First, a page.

Science Changed My Mind…About Chicken

NPR posted an interesting piece recently regarding the washing of poultry in the kitchen. It turns out I have been doing things wrong in the kitchen – as well as some of the chefs on various cooking shows. The inside of a chicken or turkey should not be washed before cooking. It is OK to pat dry with paper towels. Washing only spreads germs throughout your kitchen while leaving plenty inside to still get you sick if not cooked to the proper temperature.

What was also interesting is the backlash the piece brought about on social media. Although a food safety scientist showed evidence of the germs being spread, no one wanted to doubt the wisdom of Julia Child. This is a classic case of Appeal to Authority. I often talk about this in my blog posts. A person’s credentials should absolutely be a factor in trusting what they are communicating. But no matter the expertise of a person, when presented with good evidence which goes against that person, it is important to trust the evidence. Just because Julia Child said to cook something a certain way doesn’t mean it is the best way. Such is the case of washing a chicken.

I am not surprised my this revelation, but I am a bit surprised it didn’t occur to me sooner. On the show “Mythbusters,” Jamie Hyneman and Adam Savage placed toothbrushes in a bathroom for a month, and it turned out fecal matter water is ejected from a flushing toilet, which shows moving water is indeed chaotic. In a 2012 study, researchers recommending putting the lid down before flushing as the water was indeed found to spread bacteria. When water is running, droplets are getting spread in a pretty wide area. Something that should have been obvious – I missed it. (Note: I edited the paragraph slightly to make the results of the studies clearer.)

Going forward, no more washing my chickens and turkeys – because I trust the science.

About Eric Hall

My day job is teaching physics at the University of Minnesota, Rochester. I write about physics, other sciences, politics, education, and whatever else interests or concerns me. I am always working to be rational and reasonable, and I am always willing to improve my knowledge and change my mind when presented with new evidence.
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21 Responses to Science Changed My Mind…About Chicken

  1. Michael says:

    There is a similar bogus belief about mussels. Ever since British chef Sophie Grigson told her readers to throw out any mussels that failed to open during cooking, cookery writers have been slavishly repeating this furphy without ever questioning the reason for it.

    Ms.Grigson was in fact only writing about the appearance of the finished dish. Mussels were cheap and plentiful and if some refused to co-operate, tant pis! out they go. However somehow this relatively harmless remark came to be interpreted as “shellfish that fail to open are unfit for consumption”.

    In fact, French trained chefs (of which I am one) are well aware that the only reason some mussels fail to behave as expected is because they have not been cooked long enough, and the muscle that holds the shell together is still elastic enough to do just that. Give them a few more minutes and they will open up, just like all the others, and provide exactly the same amount of nourishment. It’s extraordinary to ponder just how many tonnes of perfectly edible protein have been wasted in the fifty or more years since that advice first appeared due to nothing more than a misunderstanding.

    • Interesting! I have always been under the assumption that those mussels who do not close when you knock on them prior to the cooking are dead, or unfit for consumption. And those already closed should open during cooking unless they were dead or otherwise unfit for consumption. In other words, this double check would get rid of those unfit for consumption before, and those after as well… are you telling me that those prior to the cooking are also ok if already open (and don’t close if you knock on them), or is this technique still sensible?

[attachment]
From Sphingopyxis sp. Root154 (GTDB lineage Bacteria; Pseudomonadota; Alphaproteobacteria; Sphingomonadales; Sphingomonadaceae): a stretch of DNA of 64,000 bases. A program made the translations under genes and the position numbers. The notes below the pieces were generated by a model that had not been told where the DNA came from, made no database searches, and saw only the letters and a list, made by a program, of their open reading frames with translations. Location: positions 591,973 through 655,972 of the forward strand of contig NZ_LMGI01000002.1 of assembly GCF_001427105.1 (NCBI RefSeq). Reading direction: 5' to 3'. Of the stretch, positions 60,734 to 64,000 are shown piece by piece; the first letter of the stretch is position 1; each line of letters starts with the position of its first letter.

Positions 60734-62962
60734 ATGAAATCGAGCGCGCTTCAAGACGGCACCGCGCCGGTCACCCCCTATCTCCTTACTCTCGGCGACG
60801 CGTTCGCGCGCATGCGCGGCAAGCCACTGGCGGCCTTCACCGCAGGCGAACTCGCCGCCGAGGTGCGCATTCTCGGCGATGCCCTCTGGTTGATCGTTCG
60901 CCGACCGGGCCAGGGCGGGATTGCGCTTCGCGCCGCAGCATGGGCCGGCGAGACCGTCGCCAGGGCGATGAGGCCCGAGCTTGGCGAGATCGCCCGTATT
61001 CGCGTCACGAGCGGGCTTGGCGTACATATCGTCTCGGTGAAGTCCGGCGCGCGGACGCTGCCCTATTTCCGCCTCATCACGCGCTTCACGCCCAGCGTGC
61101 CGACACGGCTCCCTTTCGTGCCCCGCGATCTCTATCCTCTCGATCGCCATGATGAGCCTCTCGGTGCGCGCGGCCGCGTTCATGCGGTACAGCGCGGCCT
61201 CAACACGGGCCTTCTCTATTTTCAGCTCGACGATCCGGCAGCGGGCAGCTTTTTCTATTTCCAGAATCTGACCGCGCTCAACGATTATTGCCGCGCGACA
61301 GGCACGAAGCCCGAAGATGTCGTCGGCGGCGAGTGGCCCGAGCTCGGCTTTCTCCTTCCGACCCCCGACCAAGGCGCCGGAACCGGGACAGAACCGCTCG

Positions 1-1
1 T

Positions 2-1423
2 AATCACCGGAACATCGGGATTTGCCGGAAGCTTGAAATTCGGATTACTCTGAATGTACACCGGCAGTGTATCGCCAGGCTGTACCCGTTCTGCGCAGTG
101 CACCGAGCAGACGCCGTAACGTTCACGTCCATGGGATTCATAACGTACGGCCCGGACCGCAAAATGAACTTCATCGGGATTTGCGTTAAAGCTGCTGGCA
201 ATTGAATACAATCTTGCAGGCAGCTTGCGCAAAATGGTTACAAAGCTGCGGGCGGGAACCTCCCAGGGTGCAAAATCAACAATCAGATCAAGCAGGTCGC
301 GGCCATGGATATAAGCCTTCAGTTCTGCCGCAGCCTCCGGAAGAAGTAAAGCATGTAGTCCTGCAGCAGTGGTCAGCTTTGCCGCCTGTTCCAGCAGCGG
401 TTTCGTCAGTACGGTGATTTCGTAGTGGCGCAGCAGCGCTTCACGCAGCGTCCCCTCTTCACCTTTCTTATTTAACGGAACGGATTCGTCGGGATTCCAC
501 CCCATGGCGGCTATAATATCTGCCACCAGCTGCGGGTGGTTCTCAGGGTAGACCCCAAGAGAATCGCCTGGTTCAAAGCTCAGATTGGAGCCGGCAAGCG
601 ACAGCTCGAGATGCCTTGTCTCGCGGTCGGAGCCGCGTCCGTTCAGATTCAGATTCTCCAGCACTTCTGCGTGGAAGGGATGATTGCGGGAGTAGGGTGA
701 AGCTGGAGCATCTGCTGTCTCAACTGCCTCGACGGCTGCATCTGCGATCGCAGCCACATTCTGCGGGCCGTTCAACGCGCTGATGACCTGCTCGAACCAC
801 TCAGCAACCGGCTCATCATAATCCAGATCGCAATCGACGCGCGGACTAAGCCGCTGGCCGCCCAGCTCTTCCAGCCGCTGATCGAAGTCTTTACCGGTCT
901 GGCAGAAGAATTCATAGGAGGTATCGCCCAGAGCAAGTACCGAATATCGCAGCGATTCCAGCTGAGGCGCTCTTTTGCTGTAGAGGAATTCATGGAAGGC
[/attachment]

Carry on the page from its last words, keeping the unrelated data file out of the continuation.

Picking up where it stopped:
• Jon Richfield says:

        Mussel shells, unless glued or taped shut, spring open under the elastic force of the fibres in their hinge. They are held shut by muscular power. (Muscles and many other molluscs have special muscles that lock shut and hold the grip at effectively no energy cost, exactly for this purpose.)
        So: an open mussel that shuts reluctantly shuts is likely to be moribund and stale. Seafood may be dangerous when fresh (red tides etc) but they certainly are not safe when they are stale. If you want to risk your well-being on stale mussels, fine, but don’t take chances with guests and family.
        Mussels that don’t close at all are likely to be dead. I wouldn’t even think of eating them knowingly, but suit yourself, with the reservations that I mentioned.
        Mussels that don’t soon open when cooked are likely to be the strongest and (erstwhile) healthiest; just go on cooking till they do open. If they don’t, you might wish to open them to see what is wrong inside. When they die their muscles generally relax and the springy fibres force them open unless the fibres have been damaged.

        • Jon Richfield says:

          Incidentally, my spelling muscles must have twitched in the previous note; I see that I said “muscles” in at least one spot where I meant “mussels”. Sorry ’bout that! Oh well, sooner or later SOMEONE had to make that mistake! ;-(

      • No, I’m not saying that Jon, I didn’t even mention it. Mussels that fail to close prior to cooking should still be discarded. Jon Richfield has very kindly explained why and what the difference is between those and the ones that fail to open.

        • Jon Richfield says:

          Sorry Michael, I didn’t mean to pick on you (or anyone else!) I was just trying to complete the perspective. No offense!

          • I didn’t think that you had picked on me Jon (Richfield). I was delighted by your intervention and my comment was sincere. Certainly i took no offense. Equally Jon (Therikson) I’m not at all upset with you. If only there was a way of conveying expression in these brief online encounters 🙂